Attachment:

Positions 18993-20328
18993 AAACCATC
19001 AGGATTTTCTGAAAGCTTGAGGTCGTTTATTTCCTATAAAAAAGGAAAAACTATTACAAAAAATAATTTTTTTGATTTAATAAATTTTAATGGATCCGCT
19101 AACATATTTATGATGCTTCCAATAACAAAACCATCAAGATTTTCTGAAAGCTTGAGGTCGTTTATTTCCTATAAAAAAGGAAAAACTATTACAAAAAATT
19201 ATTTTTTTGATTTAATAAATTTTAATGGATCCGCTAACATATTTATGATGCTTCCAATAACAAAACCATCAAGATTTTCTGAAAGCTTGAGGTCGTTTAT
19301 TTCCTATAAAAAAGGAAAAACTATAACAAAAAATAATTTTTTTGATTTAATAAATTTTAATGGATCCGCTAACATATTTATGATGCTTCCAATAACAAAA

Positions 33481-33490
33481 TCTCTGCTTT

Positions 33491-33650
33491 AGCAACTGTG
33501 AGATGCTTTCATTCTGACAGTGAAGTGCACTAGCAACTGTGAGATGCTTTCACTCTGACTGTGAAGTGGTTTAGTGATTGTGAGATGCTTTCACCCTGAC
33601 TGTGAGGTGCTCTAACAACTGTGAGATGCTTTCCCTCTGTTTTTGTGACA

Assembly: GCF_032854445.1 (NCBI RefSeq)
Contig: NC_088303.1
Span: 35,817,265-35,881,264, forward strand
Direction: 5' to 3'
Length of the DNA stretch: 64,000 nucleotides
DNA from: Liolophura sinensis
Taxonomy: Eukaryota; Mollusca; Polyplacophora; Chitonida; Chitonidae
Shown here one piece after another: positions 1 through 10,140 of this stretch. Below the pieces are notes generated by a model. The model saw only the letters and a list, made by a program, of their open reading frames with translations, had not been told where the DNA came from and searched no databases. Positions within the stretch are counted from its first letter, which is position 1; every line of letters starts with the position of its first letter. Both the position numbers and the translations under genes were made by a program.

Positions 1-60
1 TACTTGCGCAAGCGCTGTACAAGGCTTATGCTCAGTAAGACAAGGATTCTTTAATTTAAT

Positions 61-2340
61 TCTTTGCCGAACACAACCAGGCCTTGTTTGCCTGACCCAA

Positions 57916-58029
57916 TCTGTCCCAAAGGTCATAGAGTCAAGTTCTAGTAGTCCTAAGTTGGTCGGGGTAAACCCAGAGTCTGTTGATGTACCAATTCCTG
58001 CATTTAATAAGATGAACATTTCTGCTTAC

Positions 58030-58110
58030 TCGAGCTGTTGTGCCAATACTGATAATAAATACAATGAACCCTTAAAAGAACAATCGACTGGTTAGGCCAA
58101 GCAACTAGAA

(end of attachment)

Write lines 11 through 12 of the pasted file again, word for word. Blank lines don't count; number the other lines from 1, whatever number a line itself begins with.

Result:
33501 AGATGCTTTCATTCTGACAGTGAAGTGCACTAGCAACTGTGAGATGCTTTCACTCTGACTGTGAAGTGGTTTAGTGATTGTGAGATGCTTTCACCCTGAC
33601 TGTGAGGTGCTCTAACAACTGTGAGATGCTTTCCCTCTGTTTTTGTGACA